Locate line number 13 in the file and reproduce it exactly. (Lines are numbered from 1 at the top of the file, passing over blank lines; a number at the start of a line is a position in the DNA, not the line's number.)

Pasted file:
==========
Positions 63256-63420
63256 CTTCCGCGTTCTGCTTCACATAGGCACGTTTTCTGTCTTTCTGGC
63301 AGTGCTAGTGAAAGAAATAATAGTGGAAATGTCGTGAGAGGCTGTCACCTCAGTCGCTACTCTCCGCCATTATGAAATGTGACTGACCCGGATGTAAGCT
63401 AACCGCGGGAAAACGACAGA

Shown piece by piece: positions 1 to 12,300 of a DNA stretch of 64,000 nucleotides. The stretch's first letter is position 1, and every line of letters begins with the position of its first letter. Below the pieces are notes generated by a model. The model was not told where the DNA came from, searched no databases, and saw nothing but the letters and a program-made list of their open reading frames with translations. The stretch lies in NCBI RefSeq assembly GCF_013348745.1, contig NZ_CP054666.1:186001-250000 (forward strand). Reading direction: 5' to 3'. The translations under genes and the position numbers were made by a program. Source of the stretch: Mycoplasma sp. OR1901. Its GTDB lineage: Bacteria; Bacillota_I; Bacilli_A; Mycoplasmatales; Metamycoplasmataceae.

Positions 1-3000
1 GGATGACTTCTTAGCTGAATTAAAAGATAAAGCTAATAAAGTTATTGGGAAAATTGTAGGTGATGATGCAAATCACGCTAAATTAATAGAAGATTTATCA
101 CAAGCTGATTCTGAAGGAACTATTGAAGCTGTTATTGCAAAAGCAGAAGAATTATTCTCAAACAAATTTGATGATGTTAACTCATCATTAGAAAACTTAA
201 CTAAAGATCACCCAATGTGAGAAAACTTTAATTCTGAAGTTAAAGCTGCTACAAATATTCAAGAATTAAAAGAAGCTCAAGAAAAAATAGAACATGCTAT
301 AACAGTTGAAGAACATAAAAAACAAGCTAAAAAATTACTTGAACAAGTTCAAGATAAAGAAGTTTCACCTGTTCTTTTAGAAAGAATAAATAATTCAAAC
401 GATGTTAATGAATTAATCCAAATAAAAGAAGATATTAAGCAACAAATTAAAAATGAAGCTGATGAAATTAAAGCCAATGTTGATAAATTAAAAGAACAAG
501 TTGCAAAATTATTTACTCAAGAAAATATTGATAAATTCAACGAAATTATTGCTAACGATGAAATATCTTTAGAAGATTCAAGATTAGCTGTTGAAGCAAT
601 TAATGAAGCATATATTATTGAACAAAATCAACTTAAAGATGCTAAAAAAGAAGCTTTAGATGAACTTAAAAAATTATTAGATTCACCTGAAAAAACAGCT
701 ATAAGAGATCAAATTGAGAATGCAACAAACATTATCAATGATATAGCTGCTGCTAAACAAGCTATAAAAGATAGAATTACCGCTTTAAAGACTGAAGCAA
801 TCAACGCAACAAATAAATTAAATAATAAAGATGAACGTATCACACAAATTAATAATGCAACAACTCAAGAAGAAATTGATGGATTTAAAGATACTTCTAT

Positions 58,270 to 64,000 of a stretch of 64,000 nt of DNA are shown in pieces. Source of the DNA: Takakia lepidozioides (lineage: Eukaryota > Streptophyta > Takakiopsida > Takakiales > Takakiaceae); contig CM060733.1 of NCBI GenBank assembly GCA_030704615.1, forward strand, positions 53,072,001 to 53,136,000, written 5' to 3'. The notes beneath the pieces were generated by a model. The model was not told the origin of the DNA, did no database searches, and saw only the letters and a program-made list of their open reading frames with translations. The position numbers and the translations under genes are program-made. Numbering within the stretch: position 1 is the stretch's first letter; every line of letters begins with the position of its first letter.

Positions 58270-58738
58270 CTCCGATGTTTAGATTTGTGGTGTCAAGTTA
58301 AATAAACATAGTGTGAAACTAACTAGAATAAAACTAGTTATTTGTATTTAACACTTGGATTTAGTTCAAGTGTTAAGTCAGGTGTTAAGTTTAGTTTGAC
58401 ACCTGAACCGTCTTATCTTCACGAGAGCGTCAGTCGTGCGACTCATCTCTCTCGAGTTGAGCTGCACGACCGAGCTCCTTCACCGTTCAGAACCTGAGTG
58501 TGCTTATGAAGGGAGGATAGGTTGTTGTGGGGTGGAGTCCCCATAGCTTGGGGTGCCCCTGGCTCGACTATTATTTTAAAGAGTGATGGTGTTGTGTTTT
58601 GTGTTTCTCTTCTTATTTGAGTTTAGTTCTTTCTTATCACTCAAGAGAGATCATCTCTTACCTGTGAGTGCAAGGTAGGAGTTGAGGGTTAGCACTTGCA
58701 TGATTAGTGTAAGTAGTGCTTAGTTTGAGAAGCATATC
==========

601 TAATGAAGCATATATTATTGAACAAAATCAACTTAAAGATGCTAAAAAAGAAGCTTTAGATGAACTTAAAAAATTATTAGATTCACCTGAAAAAACAGCT